11+ Free Math Resources for In Person or Online

Number Sense Routines have become my passion. Over the past couple of years, I’ve been exposed to more and more websites with so many free resources. Now, I am obsessed! There is so much variety. I love how these routines and puzzles teach students so many skills. Most of these could be used in an online environment, so no matter how you’re teaching this year, these will work for you! I used all but a couple of these with my sixth graders; most of them will work for a wide range of grade levels from Kindergarten shapes and weight cards from Clothesline Math to percent comparisons for credit cards from Would You Rather Math.

Before I list all of these amazing resources, I want to share one thing I’ve done in person (that I think could be adapted online). I set up stations one day when I had a sub where I taped up different number sense routines all around the classroom. Students then filled out this sheet as they walked around to the labeled activities and justified their thinking. This might give you an idea of what I expected out loud in class. Since students had exposure to all of these routines, it was easy for them to do independently and they freely talked and shared ideas afterwards.

The answer here would be 12

1. Splat!

From Steve Wyborney. The concept of Splat is that you’re subtracting the little dots from the total listed in the upper right. So for this image, you can see the total is 19. There are 7 blue dots visible. The number of dots hidden by the “splats” – the black blobs – is 12. This often involves subitizing, being able to visually count as opposed to counting one by one. He has simpler ones as well as ones with fractions! Here are his Powerpoint templates and Google Slides templates.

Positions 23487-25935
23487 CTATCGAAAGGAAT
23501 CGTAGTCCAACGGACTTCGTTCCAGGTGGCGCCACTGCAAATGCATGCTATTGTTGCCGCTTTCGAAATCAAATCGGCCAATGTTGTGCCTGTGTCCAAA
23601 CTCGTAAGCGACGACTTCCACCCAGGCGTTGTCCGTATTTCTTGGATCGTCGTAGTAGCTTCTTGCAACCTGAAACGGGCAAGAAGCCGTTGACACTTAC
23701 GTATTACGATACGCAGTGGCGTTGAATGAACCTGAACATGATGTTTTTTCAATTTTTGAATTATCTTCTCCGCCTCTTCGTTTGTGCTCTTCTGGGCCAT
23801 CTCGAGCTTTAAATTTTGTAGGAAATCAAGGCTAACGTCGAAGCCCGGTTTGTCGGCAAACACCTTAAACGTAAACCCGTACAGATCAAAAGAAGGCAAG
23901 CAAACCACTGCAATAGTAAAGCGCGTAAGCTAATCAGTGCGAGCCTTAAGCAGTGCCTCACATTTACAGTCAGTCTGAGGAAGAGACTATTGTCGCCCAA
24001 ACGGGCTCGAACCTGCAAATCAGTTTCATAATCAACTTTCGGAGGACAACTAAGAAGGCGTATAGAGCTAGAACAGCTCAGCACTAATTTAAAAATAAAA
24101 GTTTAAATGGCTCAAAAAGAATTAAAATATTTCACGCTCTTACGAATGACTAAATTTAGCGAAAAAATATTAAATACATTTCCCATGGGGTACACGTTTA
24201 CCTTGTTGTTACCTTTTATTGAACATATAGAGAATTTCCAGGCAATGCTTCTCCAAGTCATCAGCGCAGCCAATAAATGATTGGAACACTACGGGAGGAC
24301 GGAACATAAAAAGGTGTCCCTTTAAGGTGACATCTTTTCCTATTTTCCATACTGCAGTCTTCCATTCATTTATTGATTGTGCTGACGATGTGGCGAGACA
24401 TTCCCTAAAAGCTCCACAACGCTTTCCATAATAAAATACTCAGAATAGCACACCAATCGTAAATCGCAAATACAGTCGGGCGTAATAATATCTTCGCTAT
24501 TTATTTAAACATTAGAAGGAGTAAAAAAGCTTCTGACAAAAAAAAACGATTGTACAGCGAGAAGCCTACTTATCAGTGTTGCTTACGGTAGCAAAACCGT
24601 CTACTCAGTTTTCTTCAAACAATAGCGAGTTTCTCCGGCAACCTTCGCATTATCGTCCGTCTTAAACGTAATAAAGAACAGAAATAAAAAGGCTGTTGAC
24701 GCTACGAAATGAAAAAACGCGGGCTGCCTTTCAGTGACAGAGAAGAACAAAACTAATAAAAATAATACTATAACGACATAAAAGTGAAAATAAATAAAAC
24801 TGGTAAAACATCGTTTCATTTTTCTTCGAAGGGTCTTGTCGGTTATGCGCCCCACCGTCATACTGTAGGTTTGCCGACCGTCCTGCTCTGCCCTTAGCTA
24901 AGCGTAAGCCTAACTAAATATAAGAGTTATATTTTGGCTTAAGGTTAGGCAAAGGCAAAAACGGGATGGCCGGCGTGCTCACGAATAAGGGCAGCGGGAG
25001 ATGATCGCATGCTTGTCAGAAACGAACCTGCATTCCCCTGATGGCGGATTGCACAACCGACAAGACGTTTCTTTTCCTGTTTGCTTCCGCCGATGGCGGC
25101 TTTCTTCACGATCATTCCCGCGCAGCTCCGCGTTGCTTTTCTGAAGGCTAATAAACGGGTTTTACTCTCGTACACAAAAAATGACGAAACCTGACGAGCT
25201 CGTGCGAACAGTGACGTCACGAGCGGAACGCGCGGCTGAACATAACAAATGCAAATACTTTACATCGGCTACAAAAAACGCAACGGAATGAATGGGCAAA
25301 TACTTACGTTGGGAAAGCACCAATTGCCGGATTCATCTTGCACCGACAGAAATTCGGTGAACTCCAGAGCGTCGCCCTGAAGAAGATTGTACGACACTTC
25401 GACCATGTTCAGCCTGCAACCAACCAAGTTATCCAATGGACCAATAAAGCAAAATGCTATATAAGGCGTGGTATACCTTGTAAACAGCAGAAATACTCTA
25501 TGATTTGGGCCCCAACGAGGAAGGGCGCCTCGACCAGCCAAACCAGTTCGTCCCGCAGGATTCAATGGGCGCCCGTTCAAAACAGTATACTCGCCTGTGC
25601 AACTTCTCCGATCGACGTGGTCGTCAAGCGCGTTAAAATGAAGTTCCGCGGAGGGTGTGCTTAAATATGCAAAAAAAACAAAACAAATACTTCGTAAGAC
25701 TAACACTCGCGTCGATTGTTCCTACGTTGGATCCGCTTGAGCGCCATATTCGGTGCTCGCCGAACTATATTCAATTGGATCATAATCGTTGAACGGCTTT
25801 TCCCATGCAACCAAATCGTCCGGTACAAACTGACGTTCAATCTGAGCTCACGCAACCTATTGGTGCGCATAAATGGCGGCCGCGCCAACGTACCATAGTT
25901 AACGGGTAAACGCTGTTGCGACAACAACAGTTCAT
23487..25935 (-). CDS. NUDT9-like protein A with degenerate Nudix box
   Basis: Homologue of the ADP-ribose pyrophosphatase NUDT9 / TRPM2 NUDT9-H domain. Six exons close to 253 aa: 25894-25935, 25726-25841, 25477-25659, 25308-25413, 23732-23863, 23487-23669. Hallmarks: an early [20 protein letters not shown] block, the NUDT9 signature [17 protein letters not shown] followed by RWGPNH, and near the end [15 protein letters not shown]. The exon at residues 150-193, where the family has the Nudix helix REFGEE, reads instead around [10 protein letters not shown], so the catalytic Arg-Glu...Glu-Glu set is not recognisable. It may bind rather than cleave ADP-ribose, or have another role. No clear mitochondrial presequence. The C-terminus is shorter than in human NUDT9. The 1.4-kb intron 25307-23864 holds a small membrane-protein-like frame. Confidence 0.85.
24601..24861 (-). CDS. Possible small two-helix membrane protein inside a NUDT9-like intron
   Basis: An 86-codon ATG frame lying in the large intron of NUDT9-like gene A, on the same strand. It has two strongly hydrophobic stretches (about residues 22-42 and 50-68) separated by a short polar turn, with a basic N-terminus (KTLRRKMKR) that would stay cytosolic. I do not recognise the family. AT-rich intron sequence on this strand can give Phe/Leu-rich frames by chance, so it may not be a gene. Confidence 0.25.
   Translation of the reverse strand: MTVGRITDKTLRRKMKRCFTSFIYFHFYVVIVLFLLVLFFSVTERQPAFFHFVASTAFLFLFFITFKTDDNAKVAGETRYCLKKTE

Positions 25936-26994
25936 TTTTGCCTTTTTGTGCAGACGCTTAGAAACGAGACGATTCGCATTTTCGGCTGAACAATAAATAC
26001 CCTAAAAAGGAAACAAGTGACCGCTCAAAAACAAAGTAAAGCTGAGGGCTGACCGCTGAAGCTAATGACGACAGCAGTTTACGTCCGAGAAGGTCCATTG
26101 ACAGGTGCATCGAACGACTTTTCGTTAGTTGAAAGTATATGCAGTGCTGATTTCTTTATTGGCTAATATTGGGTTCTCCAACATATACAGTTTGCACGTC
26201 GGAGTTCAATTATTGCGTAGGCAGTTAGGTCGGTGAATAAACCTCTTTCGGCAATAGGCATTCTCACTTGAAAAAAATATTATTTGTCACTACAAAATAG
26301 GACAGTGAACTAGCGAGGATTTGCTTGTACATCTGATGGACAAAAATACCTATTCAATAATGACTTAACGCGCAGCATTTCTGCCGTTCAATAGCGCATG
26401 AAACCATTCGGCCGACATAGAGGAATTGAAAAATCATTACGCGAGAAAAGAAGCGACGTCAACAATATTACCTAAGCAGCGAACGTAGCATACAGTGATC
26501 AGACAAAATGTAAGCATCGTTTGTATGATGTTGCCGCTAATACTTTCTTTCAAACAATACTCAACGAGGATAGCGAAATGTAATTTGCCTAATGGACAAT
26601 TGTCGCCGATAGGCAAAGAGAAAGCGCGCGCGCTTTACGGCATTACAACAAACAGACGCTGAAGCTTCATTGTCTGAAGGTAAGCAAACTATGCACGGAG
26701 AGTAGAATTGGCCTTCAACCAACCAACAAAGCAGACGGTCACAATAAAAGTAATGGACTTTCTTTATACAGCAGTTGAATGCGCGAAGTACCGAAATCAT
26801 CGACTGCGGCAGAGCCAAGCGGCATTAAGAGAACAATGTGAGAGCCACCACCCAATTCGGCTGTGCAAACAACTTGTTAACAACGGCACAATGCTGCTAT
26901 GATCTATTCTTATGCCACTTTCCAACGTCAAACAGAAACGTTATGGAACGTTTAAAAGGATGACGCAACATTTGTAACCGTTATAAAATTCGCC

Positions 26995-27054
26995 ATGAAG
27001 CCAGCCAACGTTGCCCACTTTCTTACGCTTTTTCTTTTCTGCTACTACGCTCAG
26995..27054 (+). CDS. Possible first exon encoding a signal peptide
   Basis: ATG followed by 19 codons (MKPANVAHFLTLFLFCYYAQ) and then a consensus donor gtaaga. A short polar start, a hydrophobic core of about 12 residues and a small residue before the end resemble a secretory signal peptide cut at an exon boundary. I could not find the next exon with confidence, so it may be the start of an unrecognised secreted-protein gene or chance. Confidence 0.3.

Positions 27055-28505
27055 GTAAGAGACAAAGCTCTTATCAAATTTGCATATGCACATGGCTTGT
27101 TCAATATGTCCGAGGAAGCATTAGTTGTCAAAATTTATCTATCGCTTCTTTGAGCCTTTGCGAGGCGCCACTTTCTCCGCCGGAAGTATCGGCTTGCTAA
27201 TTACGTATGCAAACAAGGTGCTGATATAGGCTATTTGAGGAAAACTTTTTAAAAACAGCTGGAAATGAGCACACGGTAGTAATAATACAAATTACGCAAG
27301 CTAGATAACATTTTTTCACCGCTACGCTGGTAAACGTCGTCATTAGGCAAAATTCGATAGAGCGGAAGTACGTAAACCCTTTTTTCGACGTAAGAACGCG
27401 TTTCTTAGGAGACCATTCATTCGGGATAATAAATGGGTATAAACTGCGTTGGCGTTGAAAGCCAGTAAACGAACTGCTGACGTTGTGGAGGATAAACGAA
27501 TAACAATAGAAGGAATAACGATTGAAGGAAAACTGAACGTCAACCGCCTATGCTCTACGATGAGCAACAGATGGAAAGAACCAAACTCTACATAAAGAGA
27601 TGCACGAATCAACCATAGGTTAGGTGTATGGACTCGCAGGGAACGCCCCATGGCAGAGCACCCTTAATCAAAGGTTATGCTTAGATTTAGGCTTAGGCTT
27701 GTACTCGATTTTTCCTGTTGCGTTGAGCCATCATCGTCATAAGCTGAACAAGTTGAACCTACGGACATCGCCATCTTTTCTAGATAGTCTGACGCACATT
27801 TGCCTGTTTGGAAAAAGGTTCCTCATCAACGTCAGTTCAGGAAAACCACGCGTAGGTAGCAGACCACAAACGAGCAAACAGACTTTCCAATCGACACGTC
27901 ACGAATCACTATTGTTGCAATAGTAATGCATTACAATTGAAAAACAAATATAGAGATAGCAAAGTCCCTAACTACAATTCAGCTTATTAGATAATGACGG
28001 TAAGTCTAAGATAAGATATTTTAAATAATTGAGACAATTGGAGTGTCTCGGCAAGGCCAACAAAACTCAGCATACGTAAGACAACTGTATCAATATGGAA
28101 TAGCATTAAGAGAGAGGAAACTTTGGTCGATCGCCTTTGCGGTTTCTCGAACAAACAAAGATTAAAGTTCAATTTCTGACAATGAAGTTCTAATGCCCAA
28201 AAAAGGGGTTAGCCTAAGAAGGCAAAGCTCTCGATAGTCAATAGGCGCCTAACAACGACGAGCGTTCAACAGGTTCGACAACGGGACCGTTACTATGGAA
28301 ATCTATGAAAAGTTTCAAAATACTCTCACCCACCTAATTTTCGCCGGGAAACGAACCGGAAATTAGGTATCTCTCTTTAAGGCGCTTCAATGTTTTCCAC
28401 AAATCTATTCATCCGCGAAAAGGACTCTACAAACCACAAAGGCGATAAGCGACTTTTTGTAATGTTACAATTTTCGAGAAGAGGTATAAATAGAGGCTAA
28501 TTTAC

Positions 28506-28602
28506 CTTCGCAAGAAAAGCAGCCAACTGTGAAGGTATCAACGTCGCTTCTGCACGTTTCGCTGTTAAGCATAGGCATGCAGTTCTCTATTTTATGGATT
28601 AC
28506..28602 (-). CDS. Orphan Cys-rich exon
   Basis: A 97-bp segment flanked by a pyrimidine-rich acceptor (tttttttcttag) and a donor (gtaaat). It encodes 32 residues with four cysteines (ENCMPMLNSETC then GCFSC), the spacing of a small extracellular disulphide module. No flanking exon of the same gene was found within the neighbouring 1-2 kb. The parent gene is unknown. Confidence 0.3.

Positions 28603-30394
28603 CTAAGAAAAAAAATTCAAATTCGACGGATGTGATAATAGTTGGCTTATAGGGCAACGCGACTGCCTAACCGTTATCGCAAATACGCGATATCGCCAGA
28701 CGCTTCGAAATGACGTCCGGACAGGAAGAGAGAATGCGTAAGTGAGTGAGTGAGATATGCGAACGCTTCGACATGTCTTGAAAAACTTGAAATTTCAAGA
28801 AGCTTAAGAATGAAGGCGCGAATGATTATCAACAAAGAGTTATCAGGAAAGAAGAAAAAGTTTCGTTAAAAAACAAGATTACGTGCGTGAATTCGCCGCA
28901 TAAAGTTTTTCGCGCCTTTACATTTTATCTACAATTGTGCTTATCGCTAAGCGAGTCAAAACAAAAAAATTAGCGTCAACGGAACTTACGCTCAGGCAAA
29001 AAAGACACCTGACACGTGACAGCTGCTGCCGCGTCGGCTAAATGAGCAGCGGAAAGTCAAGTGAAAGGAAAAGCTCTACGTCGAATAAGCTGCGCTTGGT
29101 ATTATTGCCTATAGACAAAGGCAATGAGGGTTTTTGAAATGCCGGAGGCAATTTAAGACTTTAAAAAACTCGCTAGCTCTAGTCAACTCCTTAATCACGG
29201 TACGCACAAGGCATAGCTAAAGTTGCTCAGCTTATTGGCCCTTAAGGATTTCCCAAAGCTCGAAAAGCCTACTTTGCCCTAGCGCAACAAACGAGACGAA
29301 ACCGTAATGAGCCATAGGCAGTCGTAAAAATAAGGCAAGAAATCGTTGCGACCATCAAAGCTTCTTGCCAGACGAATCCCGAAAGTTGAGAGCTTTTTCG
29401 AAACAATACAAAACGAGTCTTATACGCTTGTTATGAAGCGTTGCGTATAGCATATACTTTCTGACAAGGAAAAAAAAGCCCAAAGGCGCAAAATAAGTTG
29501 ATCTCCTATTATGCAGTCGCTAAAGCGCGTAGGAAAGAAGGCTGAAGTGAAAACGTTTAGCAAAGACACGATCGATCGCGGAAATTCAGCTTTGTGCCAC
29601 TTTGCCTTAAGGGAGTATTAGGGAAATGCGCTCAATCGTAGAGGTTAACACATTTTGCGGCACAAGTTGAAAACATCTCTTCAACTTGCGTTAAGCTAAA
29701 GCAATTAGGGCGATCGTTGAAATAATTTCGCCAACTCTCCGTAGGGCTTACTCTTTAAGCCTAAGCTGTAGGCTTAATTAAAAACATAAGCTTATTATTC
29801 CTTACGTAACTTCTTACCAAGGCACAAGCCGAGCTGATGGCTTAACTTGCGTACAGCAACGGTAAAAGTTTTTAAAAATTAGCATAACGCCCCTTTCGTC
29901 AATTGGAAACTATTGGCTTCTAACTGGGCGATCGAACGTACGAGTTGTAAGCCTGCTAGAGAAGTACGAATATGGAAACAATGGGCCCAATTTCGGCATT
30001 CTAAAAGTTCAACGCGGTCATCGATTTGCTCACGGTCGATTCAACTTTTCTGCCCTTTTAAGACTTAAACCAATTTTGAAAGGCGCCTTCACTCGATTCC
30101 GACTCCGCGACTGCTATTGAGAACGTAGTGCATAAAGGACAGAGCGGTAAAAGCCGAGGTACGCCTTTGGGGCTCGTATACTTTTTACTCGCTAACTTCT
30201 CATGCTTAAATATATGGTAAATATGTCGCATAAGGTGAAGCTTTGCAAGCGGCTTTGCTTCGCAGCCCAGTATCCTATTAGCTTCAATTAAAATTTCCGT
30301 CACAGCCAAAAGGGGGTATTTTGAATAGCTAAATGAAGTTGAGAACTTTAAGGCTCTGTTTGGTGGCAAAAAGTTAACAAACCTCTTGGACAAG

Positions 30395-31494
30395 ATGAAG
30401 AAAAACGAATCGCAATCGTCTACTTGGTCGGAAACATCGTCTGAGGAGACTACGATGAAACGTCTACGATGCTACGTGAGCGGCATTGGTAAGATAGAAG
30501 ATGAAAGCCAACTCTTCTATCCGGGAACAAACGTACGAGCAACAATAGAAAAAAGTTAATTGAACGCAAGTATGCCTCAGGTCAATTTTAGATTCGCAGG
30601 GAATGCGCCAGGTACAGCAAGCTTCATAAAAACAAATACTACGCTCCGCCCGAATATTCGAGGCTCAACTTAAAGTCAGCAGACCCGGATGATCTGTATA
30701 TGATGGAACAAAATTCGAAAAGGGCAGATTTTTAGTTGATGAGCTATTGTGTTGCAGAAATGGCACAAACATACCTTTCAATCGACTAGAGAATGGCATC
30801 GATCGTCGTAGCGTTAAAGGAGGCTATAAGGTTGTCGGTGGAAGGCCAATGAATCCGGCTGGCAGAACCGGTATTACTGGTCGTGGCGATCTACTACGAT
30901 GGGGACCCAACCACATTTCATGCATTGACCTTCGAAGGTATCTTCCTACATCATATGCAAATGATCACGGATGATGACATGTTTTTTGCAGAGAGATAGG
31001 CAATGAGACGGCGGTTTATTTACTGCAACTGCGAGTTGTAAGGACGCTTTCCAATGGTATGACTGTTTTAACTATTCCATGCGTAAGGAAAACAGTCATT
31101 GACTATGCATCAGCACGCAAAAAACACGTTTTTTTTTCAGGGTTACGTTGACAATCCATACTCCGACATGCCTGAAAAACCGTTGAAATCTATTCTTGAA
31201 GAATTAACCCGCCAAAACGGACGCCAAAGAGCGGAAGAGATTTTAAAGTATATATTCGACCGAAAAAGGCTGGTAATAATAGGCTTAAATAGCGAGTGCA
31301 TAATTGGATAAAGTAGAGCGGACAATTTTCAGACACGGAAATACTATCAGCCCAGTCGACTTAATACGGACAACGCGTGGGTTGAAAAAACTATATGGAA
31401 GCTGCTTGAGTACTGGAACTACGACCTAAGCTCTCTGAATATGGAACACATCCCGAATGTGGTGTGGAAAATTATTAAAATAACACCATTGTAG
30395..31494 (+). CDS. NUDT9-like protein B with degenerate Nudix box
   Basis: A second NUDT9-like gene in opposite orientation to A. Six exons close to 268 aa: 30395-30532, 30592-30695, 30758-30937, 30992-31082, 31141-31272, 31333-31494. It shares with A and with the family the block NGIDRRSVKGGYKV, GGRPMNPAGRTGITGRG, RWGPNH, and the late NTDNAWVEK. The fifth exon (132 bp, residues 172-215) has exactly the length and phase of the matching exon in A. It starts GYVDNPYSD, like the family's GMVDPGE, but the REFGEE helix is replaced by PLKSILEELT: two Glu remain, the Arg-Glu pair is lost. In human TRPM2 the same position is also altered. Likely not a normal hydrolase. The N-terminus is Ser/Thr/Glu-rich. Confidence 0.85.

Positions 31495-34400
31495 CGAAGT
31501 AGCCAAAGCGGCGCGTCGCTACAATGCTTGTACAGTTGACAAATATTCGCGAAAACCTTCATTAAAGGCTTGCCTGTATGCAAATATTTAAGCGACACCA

2. Esti-Mysteries

The clues are revealed by you, the teacher, in phases.

Have you ever made a guess for one of those puzzles at the fair that asks, “How many m&m’s are in the jar?” My dad is crazy amazing at these. These pictures from Steve Wyborney are like those games. You’re given an image, and students make an initial estimate. Then, you slowly give them more clues so that they can adjust their estimate. The clues often involve more math vocabulary, and there are even fun tricks (for instance, in this one, the dice is a relevant clue). So many people loved these that Steve actually made more after his initial round. You can find them here and here.

The glasses are on a clipboard for reference of size.

If you like Esti-Mysteries, you might also like Estimation Clipboard by Steve here. It consists of having 4 similar images so that students need to compare between the images. His blog is amazing. Other fun resources are Cubed Conversations and Tiled Area Questions. If you haven’t looked at his resources yet, you should.

3. Would You Rather Math

This image is from a slideshow I made that pulled all of the WYRM questions. I don’t want to post it and detract from their website which is updated with new ideas, but if you’d like a copy of my Google slides, contact me.